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RUSH: Some of you probably know because it happened to you. We had three shutdowns of our website yesterday, and one of them was right as the program was beginning. Now, when this happens, the technical people always have their educated guesses, and the consensus guess was we were being victimized by a Direct Denial-of-Service attack by a bunch of bots, a bunch of phonies trying to log into the program — the website — at the show start. It turned out that’s not what it was. There were two additional shutdowns yesterday — 4:30 p.m. Eastern was the next one.

They’re probably cringing that I’m giving this much detail, but there’s a reason, so hang on. It’s not… There was no DDoS going on. This was simply massive numbers of people logging into the website and using the app. We have a server farm. We can account… We’re very proud of the fact that this kind of mad dash to log in will not bring down RushLimbaugh.com. We had to add to our server farm overnight to be able to handle this massive load, which has begun to happen. We are in our 30th year here, folks, and we have reached an all-time record high of subscribers to RushLimbaugh.com.

And you would think that would have happened shortly after we introduced it, that it would peak and then either hold on or grow a little bit/shrink a little bit. But we are growing. We are expanding at a rate unlike we’ve seen since the website was introduced, and that’s why there have been some delays in getting in. So it’s not your fault. Unlike other companies, we do not blame the user. (interruption) Hang on a minute. I’m getting somebody reacting here to… (interruption) Yep! Running smooth today. Everything’s fine today because we ramped up the server farm.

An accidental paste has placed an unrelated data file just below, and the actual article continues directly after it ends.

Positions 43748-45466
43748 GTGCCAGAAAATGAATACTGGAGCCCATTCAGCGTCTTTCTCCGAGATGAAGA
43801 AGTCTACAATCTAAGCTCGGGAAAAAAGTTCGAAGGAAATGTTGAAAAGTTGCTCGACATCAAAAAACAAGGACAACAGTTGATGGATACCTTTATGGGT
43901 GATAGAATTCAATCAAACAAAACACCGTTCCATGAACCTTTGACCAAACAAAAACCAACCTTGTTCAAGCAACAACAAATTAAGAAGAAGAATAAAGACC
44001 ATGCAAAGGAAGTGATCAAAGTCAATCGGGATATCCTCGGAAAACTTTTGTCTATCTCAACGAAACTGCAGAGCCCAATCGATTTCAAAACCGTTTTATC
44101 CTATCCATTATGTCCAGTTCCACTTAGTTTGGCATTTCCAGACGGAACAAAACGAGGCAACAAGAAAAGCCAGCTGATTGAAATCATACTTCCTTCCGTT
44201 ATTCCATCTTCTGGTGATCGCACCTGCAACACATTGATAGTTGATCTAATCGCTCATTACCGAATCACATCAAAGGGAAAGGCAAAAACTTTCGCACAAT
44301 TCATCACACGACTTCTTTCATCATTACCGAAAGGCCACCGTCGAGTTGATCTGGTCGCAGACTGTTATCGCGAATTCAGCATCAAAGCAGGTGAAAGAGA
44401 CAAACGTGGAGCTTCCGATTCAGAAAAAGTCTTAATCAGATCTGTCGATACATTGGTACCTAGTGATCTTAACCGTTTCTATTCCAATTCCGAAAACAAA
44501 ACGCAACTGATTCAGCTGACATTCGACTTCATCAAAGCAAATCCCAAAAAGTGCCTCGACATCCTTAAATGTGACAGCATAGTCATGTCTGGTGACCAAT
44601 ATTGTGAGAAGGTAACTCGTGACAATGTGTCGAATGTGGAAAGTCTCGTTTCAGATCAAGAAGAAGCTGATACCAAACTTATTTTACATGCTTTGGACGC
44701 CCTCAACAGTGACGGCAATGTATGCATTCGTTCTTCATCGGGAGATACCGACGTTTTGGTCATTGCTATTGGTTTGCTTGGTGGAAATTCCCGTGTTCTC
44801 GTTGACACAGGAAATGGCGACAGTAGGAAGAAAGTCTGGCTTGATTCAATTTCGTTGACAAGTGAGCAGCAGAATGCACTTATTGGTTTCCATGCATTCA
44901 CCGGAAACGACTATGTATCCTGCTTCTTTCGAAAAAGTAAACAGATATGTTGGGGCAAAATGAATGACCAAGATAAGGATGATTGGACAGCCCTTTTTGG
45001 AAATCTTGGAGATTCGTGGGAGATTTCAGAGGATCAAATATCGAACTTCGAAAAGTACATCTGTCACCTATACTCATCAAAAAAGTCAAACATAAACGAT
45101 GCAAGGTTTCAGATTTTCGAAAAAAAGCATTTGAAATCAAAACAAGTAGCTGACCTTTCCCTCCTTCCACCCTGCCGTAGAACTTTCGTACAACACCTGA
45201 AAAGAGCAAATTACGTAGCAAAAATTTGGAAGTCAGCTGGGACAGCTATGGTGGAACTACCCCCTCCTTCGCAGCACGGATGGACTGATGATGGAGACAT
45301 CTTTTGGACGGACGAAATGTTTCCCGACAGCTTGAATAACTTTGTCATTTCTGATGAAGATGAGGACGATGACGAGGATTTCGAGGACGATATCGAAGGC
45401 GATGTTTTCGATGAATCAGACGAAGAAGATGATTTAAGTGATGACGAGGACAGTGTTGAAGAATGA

If it was a DDoS, they could do it to us every day. So we’ve ramped up the server farm so we could handle it. There were no shutdowns today, and there won’t be any further. But the numbers here are mind-boggling. It reminds me of the early days when we were adding stations every week. Snerdley, do you remember how exciting it was? Snerdley was originally an employee at WABC and he came over, and nobody had any idea… (interruption) Well, I don’t think you thought you were “rescued” at first. (interruption)